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New Additions #79

A few recommendations from r/fantasy for the 2017 bingo!

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Review: The Other Wind by Ursula K. Le Guin

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The Other Wind is the sixth novel in the Earthsea Cycle series by Ursula K. Le Guin.

Plot:

Sorceror Alder has the power to mend things, but after he’s beset by nightmares about the dead, he searches for someone to help him. He goes to Roke, then to Gont – to seek out the former Archmage Sparrowhawk – and eventually ends up at the court of King Lebannen. He doesn’t know why the dead as calling to him, just as the people of Earthsea don’t know why they’re suddenly being attacked by dragons. Yet the two things are connected, even more than they understand. The state of Earthsea is about to changed forever.

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Review: The Earthsea Quartet by Ursula K. Le Guin

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I’d only ever read The Hand of Darkness by Ursula K. Le Guin, on which I wrote a short essay – and I quite enjoyed it – but I knew I just had to read her Earthsea books as well. They’re considered classics, and I was already familiar with the Earthsea miniseries (which, I have to admit, seems pretty lacking now), so I bought The Earthsea Quartet while in London. Of course, back then I didn’t know there were more books to enjoy.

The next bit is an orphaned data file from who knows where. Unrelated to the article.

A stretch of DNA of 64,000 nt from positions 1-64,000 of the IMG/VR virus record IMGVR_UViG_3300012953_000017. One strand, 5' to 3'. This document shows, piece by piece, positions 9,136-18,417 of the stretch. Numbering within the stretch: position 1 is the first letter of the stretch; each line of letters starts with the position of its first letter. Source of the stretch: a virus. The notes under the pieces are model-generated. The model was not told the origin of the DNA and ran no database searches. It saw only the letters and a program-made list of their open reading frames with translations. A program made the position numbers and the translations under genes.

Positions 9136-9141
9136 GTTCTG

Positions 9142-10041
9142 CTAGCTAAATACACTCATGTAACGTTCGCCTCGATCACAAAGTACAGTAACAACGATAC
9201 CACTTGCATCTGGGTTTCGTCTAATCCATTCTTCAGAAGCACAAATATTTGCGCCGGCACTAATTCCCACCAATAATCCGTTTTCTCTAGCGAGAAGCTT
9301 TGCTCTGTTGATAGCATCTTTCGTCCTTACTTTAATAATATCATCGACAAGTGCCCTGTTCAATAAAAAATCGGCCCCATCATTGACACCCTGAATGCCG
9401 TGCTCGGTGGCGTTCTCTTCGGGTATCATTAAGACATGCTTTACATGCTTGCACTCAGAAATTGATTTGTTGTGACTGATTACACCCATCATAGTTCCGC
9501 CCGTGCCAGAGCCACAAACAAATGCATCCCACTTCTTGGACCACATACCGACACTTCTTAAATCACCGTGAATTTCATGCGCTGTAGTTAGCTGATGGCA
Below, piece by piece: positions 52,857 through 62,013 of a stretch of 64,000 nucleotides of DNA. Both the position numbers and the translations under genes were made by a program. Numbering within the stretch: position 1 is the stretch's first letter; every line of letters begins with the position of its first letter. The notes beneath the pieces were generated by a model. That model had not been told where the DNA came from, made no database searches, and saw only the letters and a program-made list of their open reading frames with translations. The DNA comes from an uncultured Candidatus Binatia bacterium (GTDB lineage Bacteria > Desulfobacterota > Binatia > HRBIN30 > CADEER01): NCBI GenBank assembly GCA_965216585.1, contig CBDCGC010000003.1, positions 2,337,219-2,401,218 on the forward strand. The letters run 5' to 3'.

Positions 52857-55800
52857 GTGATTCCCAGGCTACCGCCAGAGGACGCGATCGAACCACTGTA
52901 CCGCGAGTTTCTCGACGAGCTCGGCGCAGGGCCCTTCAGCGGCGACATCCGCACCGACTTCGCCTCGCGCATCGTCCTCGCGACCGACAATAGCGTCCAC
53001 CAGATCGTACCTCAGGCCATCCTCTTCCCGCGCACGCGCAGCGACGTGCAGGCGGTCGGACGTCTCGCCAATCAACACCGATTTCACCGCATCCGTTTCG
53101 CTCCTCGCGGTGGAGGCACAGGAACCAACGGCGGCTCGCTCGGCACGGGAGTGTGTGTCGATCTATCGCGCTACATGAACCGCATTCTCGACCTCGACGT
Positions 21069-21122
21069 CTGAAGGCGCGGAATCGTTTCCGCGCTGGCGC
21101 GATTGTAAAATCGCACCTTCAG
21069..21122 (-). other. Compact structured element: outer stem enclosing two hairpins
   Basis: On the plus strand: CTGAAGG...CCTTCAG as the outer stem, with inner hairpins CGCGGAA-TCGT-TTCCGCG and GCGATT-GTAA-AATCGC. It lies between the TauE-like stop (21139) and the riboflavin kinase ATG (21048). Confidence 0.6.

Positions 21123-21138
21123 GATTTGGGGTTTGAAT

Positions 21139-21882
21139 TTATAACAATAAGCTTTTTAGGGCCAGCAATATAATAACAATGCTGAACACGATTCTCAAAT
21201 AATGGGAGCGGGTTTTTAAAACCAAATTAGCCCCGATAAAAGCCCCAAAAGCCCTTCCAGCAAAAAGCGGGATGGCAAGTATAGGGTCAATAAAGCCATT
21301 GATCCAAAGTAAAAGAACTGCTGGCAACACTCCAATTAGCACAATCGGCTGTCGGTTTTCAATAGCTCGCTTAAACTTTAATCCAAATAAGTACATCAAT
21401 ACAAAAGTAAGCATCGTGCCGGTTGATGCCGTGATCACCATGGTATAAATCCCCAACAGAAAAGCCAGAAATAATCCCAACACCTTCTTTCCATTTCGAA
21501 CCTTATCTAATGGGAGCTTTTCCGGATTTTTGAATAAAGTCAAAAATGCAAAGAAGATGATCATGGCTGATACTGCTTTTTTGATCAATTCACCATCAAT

The Earthsea Quartet consists of:

  • A Wizard of Earthsea
  • The Tombs of Atuan
  • The Farthest Shore
  • Tehanu

Plot:  

Ged, a young boy from Gont, is sent to Roke to learn magic and become a wizard. He’s a natural and in the years to come, Ged becomes the Archmage. He has many adventures: some involving dragons, some involving a boy who would be king and others involving a priestess of Atuan and a labyrinth of darkness.

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Short essay – Ursula K. Le Guin

I decided to publish my short essays on the readings from the Fantasy and Science Fiction: The Human Mind, Our Modern World course syllabus. The course started on the 1st of June and finished on the 14th of August. The essays were supposed to be around 270-320 words a piece. Today, I publish the essay that I wrote after reading Ursula K. Le Guin‘s The Left Hand of Darkness.

* These are my views and interpretations only

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It’s no wonder that Ursula K. Le Guin’s The Left Hand of Darkness is cited having a very strong impact on the science fiction genre. It was Le Guin’s chance to truly explore the idea of a sexless and genderless society, something that had never been done like that before. Continue reading